Although ADAMTS13 activity level and other serological tests are available and used to confirm the diagnosis of thrombocytopenia, in some circumstances (such as low resource settings, emergent situations where delay of treatment cannot be obtained), health care providers should rely on clinical history and manifestations to discern the possible causes and manage each promptly. For example, sudden onset of anemia, thrombocytopenia and renal insufficiency are in favor of HELLP syndrome. Progressive worsening of renal function is highly suggestive of atypical HUS. Severe thrombocytopenia with neurological signs and minimal renal insufficiency are in favor of TTP . HELLP syndrome and preeclampsia usually resolves within 3 days after delivery  (Table 3).
TTP has also a high recurrence risk, approximately 92% in women with cTTP, 47% in aTTP and 45% in acquired pregnancy-associated TTP, whereas HELLP syndrome recurs less frequent. There is also a greater risk of preeclampsia for women with pregnancy-associated TTP. Given the increased risk of recurrence in pregnancy, women with a previous history of TTP should be monitored closely for the development of TTP [5,13,14].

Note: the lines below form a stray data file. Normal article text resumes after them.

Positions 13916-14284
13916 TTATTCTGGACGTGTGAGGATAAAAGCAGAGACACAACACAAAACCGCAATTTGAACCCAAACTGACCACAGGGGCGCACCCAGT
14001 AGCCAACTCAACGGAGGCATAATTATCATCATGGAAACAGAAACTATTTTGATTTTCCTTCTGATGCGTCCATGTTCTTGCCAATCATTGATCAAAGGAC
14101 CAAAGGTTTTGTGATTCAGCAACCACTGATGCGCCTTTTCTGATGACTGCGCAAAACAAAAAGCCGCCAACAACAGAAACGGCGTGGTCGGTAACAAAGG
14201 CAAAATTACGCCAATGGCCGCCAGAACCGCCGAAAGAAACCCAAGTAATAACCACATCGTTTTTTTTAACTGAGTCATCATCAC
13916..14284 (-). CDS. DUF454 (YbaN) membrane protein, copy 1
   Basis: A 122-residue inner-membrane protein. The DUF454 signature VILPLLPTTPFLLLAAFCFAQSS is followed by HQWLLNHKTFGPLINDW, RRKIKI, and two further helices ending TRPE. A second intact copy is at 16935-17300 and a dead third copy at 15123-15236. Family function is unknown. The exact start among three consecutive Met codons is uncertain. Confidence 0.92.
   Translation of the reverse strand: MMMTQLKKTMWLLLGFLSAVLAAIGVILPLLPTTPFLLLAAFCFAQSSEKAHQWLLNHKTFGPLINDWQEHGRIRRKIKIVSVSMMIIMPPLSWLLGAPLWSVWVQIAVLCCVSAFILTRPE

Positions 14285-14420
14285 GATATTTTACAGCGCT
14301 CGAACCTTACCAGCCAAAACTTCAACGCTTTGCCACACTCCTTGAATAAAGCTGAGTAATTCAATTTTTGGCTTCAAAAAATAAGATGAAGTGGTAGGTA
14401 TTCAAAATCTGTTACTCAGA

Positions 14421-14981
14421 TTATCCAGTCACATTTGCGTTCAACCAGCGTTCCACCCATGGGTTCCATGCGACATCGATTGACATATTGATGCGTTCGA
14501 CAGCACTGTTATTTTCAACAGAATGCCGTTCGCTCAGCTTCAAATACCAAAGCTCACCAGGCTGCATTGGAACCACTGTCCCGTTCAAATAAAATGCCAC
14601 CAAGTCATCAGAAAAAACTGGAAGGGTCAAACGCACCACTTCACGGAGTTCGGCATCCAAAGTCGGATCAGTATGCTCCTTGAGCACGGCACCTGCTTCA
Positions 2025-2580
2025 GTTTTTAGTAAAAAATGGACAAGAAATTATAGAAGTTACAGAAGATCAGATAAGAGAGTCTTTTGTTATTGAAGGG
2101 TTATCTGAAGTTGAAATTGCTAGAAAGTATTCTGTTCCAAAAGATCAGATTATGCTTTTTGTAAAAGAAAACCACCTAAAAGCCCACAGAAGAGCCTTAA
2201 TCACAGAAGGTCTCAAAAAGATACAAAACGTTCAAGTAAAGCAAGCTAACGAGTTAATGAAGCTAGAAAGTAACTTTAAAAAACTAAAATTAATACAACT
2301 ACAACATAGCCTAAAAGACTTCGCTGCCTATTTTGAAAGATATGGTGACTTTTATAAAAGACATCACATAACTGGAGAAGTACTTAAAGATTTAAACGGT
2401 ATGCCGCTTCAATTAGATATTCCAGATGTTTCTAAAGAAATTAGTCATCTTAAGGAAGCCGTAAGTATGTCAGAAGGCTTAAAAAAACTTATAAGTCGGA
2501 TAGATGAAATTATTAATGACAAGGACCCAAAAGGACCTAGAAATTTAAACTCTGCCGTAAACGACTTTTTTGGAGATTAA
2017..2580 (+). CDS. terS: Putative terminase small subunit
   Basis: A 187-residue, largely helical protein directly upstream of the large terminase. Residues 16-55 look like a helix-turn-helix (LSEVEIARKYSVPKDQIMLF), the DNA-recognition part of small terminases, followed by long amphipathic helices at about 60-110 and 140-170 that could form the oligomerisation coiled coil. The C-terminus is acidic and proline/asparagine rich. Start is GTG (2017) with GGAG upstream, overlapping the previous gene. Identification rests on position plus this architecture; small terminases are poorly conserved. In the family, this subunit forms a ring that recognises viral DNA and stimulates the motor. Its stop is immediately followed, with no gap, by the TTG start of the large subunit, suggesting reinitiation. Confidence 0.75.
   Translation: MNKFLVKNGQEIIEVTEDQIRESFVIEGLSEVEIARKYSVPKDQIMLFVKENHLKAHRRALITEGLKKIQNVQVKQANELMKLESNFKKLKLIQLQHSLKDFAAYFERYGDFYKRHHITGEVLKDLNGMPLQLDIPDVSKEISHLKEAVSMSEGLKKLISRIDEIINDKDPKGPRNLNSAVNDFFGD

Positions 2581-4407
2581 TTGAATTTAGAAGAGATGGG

The stillbirth rate in pregnancy - associated with TTP is about 40%, due to intrauterine fetal death (IUFD), spontaneous abortions and prematurity, all possibly related to placental ischemia. There may be an earlier requirement of delivery, and so the fetal prognosis depends on the gestational age at birth .
The early diagnosis is critical because of different management and prognosis. Treatment of an acute TMA relies on maternal factors and fetal status. The primary goal is to determine whether delivery will be beneficial, remising the TMA or whether plasma exchange (PEX) should be urgently instigated following delivery as treatment. TTP can be a fatal condition and treatment should be employed immediately under highly clinical suspicion, regardless of the ADAMTS13 activity levels. In the suspicion of TTP, PEX should be started urgently. Until PEX was established as an effective treatment, TTP was associated with high mortality rate, approximately 95%; in cases of pregnancy-related TTP, maternal survival was rare and the fetal mortality rate approached 80%. In case of cTTP and aTTP, plasma infusion and PEX respectively should be continued until delivery and postpartum [14-16].
Administration of fresh frozen plasma (FFP), glucocorticoids and rituximab can also supplement the first line's treatment. The target is the establishment of a normal platelet count >150.000 μL .
The management and treatment of TMA should be implemented by a multidisciplinary team, resulting, not only in better prognosis of the disease but also in less length of hospitalization and better understanding of the disease .